The fuels for misinformation
Rumours that the virus may be man-made have been swirling since late January — aided by articles in both The Daily Mail and The Washington Times. The theory itself hinges on the idea that the virus was created as a bioweapon by scientists at the Wuhan National Biosafety Laboratory, a research branch of the Wuhan Institute of Virology, and that it somehow leaked.
The lab itself is classified as BSL-4 — or biolevel security 4 — one of just 50 worldwide. BSL-4 status is reserved for the work with the most dangerous pathogens and operates with the highest security possible. Individuals working there are required to wear hazmat suits and use ventilated workspaces that are fully enclosed. In order to exit the lab, scientists must go through a chemical shower (which disinfects the suit), then enter a room to remove the suit and, finally, a third room where they immediately shower.
Given these precautions, scientists say it would be near impossible for contaminants to make it outside the facility. “There’s absolutely nothing in the genome sequence of this virus that indicates the virus was engineered,” Richard Ebright, PhD, a chemical biology professor at Rutgers University told the Washington Post. “The possibility this was a deliberately released bioweapon can be firmly excluded.”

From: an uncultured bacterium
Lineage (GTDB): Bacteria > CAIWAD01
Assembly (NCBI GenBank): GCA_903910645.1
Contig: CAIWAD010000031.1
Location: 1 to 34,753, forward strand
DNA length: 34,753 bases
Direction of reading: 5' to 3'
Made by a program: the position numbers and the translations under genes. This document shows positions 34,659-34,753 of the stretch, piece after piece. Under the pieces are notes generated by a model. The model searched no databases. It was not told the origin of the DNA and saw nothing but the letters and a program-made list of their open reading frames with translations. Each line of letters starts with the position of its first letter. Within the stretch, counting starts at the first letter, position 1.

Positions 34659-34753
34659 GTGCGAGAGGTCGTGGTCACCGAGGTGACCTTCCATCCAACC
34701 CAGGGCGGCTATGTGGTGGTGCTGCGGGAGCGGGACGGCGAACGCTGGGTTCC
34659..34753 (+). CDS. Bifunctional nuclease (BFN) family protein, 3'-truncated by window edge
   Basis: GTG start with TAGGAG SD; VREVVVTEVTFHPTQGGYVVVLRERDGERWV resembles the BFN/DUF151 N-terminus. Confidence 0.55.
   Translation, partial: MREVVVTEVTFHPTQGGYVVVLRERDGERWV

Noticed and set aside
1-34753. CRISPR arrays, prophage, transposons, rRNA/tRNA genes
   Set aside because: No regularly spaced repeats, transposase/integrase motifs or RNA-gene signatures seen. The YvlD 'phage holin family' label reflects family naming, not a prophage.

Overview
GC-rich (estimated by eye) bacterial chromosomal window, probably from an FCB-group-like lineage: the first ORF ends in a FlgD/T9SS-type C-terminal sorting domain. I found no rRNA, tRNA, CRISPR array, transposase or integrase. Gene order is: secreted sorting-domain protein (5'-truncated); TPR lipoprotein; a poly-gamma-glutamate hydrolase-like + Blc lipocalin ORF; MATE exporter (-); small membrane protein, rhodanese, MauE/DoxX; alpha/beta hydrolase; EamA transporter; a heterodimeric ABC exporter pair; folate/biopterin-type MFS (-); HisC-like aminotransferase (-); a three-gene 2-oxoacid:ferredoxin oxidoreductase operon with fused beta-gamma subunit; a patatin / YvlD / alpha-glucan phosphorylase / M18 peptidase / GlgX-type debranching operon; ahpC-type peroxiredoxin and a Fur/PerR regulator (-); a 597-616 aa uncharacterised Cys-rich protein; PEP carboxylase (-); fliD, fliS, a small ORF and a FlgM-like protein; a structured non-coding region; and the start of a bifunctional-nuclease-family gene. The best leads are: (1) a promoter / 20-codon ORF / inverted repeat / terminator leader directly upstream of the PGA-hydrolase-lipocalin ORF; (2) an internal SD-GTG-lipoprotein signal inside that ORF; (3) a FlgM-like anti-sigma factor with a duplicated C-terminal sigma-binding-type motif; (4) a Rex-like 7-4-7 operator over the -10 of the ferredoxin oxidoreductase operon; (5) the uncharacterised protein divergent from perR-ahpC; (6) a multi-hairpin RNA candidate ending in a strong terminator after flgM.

Concerns about the lab stem from a 2017 paper in Nature exploring the lab, which mentions “scientists outside China” being concerned about “pathogens escaping.” But an editor’s note added in January is meant to allay these concerns.
“Many stories have promoted an unverified theory that the Wuhan lab discussed in this article played a role in the coronavirus outbreak that began in December 2019,” the note reads. “Nature knows of no evidence that this is true; scientists believe the most likely source of the coronavirus to be an animal market.”
Despite this, a few public figures have continued to discuss the lab theory on TV — an action that Amesh calls “particularly dangerous.” One of the most notable is Sen. Tom Cotton (R-AR), who lent credence to the idea during a Feb. 16 interview on Fox News. During it, Cotton claimed the virus did not originate at a market, citing a study published in The Lancet on Jan. 26. The study did trace the virus to the animal market — finding that 66 percent of the 41 patients studied had been infected there.